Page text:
During one of his annual public commemorations of the attempt of German and Hungarian military forces to break out of the Soviet siege of Budapest in February 1945, Orosz referred to Second World War fascist Arrow Cross head of state and government Ferenc Szálasi as Hungary’s “martyred national leader” (source in Hungarian). 

Orosz has also launched an increasing number of high-profile attacks on liberals and manifestations of liberalism in Hungary, most recently making the 200-kilometer trip to Budapest earlier in the summer to heckle participants in the city’s annual gay parade (source in Hungarian).

On June 18, 2014, the Nyíregyháza Court of Justice ruled that Orosz had committed an illegal act of political discrimination when he ordered police to remove a local member of the Hungarian Civil Liberties Union from his 2013 commemoration of the 1945 German-Hungarian attempt to escape the Soviet siege of Budapest (source in Hungarian).

The hanging in effigy of Israel’s head of government and former head of state that Orosz organized on August 2 may entail further legal proceedings against him: on August 5, Hungary’s Chief Prosecutor’s Office announced that at the request of the Israeli embassy in Budapest it had initiated an investigation of the mayor of Érpatak on suspicion of incitement (source in Hungarian).   

Sign on the gallows used to hang the effigy of Shimon Peres.

Sign on gallows used to hang the effigy of Shimon Peres.

And, for the first time, the Orbán administration condemned Orosz’s antics: on August 4, Minister of External Economy and Foreign Affairs Tibor Navracsics issued a statement in which he declared that “Arbitrary and symbolic administration of justice toward the leaders of other states is incompatible with European norms and rule of law. The mayor is exploiting the innocent victims of the Gaza war as a pretext for disseminating his malicious propaganda (source in Hungarian). 

Perhaps the Orbán government will soon decide that it really wants to inhibit the spread of racist radical nationalism in the economically disadvantaged regions of rural eastern and southern Hungary after either ignoring or tacitly encouraging this phenomenon during the 2010–2014 parliamentary cycle. However, Mihály Zoltán Orosz’s ardently anti-liberal, anti-Semitic, anti-West and anti-democratic policies and activities as mayor of Érpatak, the victory of 64 Counties Youth Movement leader László Toroczkai in by-elections for mayor in the village of Ásotthalom in December 2013 (see The First Little Pinprick) and the significant degree of support for the New Hungarian Guard (see Uniform Disorder) and Jobbik (see Crunching the Election Numbers) in these parts of the country suggest that it may be too late.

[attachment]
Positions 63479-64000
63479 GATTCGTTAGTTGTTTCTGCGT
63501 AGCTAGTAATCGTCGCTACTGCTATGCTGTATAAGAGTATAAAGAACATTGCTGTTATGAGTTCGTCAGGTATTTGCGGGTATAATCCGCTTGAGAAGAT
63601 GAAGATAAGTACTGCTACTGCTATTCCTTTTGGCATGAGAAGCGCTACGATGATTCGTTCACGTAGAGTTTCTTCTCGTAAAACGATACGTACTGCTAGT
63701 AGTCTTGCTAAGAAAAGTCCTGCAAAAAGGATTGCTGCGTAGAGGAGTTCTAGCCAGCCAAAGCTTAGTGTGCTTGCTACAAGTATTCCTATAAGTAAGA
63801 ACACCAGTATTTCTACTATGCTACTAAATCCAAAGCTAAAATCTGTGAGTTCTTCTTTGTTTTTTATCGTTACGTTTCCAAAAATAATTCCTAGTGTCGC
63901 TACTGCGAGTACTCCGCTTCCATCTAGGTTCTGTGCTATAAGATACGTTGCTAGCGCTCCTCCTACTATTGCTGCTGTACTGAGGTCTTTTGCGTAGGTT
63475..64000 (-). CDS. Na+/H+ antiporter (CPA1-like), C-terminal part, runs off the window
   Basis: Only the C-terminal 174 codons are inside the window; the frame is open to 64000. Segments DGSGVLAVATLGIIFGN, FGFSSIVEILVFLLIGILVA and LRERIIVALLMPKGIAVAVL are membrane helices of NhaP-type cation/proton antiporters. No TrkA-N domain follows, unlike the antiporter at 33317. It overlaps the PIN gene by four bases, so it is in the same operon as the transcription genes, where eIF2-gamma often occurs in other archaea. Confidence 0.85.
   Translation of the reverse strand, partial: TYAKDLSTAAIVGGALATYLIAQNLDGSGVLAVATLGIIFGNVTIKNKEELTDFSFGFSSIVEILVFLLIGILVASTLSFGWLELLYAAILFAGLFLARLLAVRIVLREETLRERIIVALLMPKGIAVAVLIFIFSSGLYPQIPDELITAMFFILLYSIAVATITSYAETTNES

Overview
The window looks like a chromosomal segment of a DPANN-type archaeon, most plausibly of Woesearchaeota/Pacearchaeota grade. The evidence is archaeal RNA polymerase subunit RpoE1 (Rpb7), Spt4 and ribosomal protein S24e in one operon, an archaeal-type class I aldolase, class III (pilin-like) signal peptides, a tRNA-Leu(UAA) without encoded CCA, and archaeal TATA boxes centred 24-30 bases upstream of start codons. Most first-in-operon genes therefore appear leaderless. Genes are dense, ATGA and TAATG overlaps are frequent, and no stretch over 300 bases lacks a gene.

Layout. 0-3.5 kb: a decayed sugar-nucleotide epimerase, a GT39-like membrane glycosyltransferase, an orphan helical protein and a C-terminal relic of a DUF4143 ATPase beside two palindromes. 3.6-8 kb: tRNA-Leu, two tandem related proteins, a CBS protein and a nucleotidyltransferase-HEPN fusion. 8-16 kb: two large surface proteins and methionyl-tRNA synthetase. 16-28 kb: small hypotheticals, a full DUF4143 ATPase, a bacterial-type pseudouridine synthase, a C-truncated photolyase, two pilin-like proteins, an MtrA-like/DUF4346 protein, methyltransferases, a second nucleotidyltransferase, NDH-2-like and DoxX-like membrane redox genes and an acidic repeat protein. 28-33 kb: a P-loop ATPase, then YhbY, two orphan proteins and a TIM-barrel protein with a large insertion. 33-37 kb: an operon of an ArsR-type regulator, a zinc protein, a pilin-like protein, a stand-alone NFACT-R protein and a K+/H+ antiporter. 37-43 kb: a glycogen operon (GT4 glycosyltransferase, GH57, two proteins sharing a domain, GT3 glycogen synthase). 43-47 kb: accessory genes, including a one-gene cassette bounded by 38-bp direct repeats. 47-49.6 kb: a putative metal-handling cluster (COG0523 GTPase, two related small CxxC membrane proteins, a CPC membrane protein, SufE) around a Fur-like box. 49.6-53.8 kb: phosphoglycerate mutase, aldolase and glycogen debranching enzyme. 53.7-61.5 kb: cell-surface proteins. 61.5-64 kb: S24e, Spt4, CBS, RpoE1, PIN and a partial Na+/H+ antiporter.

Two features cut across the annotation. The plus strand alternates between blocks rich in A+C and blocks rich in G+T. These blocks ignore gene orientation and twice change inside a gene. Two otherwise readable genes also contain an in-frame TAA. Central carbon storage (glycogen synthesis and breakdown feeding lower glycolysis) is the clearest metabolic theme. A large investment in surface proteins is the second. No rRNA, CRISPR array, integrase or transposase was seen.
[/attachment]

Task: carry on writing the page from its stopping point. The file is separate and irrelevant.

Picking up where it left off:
Postscript: a reporter from the opposition weekly Magyar Narancs talked to the man who played the role of executioner in the mock hanging: he reported that Mayor Orosz had enlisted him to do this job as part of his village “social work” duties and that “It doesn’t matter to me who’s shooting who and who they are hanging” (source in Hungarian). 



The Jobbik May Day Celebration

Scene from the annual Jobbik May Day celebration.

Scene from the annual Jobbik May Day celebration.

Always the dilemma for the historico-political observer in Budapest on May 1: which reincarnation of the oppressive twentieth-century isms to observe—the Workers’ Party at its May Day celebration in the City Park or Jobbik at its May Day celebration at Hajógyári [Ship Yard] Island.

This year: the neo-communists are on the rise, there is a new freshness to their red, more young people at their events, though they are still very small—only a half percent of the votes in the April National Assembly election. The neo-fascists are also on the rise, very much on the rise, in fact they form the third-largest party in the National Assembly after getting over 20 percent of the votes in the spring elections.

Really no contest: on the bike and up the Danube to Shipyard Island to see Jobbik.


Jobbik European Parliament representative Krisztina Morvai.

Krisztina Morvai.

To the Big White Tent just in time to see the end of a speech from Jobbik European Parliament representative and former presidential candidate Krisztina Morvai: she predicts that the European Union may not last another ten years, because such an “unjust and inhumane” organization cannot survive too long. The banner hanging behind her reads “Shall We Be Members or Shall We Be Free?” in reference to an 1848 revolutionary poem from Hungarian national poet Sándor Petőfi.